Oppositional Defiant Disorder (ODD) is a troublesome pattern of defiant, disobedient and hostile behavior in kids and teenagers, toward authority figures that continues for a period of at least six months. The base prevalence rate for ODD is somewhere between 1 and 16 percent, yet surveys from non-clinical samples range between 6 and10 percent. So, at minimum, 1 to 16 percent of kids and teens in school (or of school-age) has ODD. Also, the disorder most frequently appears in boys in multiple contexts, and manifests before the age of 8 years.
Behaviors included in ODD are:
• argues excessively with adults and authority figures
• blames others
• can be manipulative, spiteful and revenge-seeking
• does not take responsibility for behavior
• gets annoyed and angry easily
• intentionally annoys others
• intentionally defies and disobeys requests and questions rules
• is stubborn
• refuses to follow rules
The youngster may say hurtful or mean things when angry, with frequent temper tantrums. 50 to 65 percent of kids with ODD also have the comorbid diagnosis of ADHD.
A youngster with ODD can be a challenge to live with. You may fear that saying the slightest thing will set off a tantrum or lead to physical violence toward you or another family member. When you have a youngster with ODD, your daily life can become seriously disrupted. Leaving the youngster with a babysitter is often out of the question, so the moms and dads' social life is severely curtailed or ceases to exist altogether. It is not uncommon to dislike your ODD youngster, even though you still love him.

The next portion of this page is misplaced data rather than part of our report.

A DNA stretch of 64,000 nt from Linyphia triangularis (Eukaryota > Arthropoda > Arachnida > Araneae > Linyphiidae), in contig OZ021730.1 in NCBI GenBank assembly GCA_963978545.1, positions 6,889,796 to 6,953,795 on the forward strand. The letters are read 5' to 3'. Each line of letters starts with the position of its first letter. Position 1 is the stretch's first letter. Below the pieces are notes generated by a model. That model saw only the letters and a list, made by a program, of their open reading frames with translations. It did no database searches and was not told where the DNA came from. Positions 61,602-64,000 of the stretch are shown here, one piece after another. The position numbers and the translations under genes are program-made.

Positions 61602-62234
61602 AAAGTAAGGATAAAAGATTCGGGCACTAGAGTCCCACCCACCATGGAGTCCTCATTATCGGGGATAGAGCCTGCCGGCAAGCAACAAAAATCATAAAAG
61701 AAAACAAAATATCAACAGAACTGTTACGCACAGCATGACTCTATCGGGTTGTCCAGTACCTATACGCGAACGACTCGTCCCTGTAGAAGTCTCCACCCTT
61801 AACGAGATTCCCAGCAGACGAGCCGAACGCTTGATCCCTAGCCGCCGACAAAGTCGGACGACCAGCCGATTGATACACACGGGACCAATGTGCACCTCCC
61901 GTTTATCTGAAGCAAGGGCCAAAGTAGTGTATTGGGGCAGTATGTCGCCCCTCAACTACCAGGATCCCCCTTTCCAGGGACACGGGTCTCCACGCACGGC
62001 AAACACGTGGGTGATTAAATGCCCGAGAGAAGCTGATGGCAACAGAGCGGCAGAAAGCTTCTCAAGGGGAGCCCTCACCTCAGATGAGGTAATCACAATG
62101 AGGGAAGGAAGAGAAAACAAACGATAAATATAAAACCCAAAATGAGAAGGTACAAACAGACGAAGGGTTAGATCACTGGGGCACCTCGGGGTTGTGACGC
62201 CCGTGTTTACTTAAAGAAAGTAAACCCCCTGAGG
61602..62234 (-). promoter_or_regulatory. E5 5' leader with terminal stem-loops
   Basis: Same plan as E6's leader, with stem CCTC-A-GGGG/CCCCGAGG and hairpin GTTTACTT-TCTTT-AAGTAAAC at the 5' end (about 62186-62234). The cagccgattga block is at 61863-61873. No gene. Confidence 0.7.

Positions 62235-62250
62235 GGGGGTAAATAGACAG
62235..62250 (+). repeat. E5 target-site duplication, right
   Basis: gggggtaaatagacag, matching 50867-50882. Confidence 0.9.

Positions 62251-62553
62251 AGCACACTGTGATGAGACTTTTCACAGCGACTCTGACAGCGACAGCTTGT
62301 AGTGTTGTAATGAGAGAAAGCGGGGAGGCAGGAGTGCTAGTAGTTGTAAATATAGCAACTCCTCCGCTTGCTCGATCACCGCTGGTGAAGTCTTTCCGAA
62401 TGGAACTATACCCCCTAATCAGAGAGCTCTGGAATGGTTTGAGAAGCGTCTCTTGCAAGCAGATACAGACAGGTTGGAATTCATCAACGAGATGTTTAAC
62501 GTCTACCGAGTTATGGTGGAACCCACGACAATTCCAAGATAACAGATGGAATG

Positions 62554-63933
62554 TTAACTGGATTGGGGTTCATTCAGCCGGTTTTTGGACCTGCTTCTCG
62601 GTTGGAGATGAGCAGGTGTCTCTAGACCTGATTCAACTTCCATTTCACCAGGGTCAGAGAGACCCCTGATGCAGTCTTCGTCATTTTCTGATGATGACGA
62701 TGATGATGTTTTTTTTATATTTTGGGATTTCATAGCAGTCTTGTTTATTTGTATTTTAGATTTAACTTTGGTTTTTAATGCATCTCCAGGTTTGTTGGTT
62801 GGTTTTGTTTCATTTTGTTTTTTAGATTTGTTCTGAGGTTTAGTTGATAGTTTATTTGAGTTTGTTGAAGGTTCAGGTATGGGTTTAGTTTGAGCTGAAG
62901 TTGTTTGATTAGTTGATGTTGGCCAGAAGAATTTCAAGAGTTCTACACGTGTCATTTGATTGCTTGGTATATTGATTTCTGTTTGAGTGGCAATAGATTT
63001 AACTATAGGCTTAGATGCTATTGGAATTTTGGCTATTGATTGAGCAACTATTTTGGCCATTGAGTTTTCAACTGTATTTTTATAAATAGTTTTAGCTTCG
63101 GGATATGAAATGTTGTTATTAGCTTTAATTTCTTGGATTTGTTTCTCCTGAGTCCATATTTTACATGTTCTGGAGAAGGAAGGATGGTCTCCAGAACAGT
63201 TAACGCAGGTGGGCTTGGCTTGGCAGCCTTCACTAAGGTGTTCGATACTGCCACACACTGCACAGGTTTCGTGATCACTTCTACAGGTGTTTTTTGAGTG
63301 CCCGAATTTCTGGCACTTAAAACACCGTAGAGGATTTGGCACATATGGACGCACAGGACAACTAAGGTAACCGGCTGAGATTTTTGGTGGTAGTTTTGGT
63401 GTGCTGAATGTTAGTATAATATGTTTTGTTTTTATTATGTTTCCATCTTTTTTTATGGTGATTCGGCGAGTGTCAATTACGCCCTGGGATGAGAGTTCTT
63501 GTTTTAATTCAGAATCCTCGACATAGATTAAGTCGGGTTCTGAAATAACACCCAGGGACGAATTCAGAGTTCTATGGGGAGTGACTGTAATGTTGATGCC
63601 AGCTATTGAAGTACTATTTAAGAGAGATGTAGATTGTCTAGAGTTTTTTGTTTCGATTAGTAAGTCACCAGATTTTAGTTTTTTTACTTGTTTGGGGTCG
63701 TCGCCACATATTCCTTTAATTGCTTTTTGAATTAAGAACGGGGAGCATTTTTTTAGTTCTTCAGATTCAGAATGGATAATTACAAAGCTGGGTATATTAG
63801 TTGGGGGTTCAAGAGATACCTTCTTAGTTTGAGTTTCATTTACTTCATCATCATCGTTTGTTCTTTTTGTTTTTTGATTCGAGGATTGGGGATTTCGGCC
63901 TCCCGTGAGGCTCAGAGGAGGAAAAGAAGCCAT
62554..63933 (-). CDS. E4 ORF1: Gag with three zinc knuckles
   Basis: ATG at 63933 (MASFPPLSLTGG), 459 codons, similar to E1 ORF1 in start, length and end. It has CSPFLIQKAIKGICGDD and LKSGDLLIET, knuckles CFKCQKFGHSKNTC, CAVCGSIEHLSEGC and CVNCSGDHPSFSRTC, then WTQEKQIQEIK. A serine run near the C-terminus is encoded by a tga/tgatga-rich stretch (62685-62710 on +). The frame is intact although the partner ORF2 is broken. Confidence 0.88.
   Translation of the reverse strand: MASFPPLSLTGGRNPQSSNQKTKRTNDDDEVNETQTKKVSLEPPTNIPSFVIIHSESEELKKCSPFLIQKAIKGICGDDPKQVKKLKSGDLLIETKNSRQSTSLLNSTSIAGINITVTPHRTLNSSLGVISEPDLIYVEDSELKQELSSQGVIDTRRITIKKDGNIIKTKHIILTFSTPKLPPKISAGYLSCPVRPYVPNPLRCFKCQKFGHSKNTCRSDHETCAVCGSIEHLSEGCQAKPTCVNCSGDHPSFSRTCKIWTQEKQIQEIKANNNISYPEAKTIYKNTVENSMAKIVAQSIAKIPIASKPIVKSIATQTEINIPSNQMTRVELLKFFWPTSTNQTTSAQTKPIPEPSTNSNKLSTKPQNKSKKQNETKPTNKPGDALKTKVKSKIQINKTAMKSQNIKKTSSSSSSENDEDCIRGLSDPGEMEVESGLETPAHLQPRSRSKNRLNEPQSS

When asked to do something, the defiant youngster is likely to do the opposite and can be stubborn or argumentative. While this is true of all kids at times, the defiant youngster exhibits these behaviors more often than his peers. He may be resistant to change as well as being persistent and a perfectionist.
Here are 12 crucial tips for moms and dads who have ODD kids and/or teens:
1. Avoid physical punishment. Hitting a youngster who is angry often makes him angrier. If you remain calm and rational in the face of his anger, it sends the message that he can't push your buttons and incite you to match his rage.
2. Choose your battles, but fight the ones that are important. A youngster with ODD often knows you're walking on eggshells around him. He knows he controls the household with his tantrums. Standing your ground on certain issues will show him that his negative behavior will not always get him what he wants. Be determined to keep your cool, no matter how difficult it is.
3. Give praise where praise is due. When your youngster does something you have requested or excels at something, tell him you're proud of him. Reinforce the good behavior as strongly as you punish the negative.
4. Go to family therapy. A youngster who constantly pushes your buttons may be playing on your own codependency issues. Not only will therapy help you deal with these issues, it will show your youngster that you're serious about the need to improve his behavior and that you support him in doing so.
5. Identify sources of stress. An estimated 40 percent of kids with ADHD experience ODD. If undiagnosed in your youngster, ADHD can cause your youngster stress because he cannot concentrate and is often getting in trouble. You have to address the source of the stress---the ADHD symptoms---before turning to behavioral issues.